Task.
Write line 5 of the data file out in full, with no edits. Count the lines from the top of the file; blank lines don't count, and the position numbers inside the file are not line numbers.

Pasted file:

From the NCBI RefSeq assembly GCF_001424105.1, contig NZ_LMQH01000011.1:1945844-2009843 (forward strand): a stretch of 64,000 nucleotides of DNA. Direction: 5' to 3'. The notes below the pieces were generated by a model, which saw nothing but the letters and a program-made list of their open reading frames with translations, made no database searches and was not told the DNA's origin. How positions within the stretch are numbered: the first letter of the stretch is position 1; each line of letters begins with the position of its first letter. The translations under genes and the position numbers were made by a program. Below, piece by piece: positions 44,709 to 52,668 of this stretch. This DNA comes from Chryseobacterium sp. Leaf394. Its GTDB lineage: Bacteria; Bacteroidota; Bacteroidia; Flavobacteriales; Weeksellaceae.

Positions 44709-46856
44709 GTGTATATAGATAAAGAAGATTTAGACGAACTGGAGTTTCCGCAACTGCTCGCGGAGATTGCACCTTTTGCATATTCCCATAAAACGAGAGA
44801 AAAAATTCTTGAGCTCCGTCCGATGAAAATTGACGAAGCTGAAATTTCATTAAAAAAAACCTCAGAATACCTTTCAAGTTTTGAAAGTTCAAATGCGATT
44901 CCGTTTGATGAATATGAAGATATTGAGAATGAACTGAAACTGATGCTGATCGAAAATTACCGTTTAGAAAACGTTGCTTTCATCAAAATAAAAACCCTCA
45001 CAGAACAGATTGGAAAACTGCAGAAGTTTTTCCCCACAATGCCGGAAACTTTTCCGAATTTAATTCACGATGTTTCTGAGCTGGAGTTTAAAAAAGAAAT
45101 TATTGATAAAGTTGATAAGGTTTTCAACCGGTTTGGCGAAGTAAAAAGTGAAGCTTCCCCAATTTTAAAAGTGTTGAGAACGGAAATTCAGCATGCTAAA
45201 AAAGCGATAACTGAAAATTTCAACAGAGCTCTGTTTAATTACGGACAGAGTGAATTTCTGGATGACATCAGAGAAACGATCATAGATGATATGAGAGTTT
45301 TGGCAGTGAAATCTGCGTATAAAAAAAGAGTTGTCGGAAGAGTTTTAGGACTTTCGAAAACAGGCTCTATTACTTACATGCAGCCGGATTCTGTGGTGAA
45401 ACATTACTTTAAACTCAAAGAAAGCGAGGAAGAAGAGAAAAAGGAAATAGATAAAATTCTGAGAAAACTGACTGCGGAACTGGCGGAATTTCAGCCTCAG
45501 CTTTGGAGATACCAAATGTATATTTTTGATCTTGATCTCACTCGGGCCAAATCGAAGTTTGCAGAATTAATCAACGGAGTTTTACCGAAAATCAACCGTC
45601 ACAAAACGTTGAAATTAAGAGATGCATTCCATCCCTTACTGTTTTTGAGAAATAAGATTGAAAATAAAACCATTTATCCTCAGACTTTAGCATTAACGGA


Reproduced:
44901 CCGTTTGATGAATATGAAGATATTGAGAATGAACTGAAACTGATGCTGATCGAAAATTACCGTTTAGAAAACGTTGCTTTCATCAAAATAAAAACCCTCA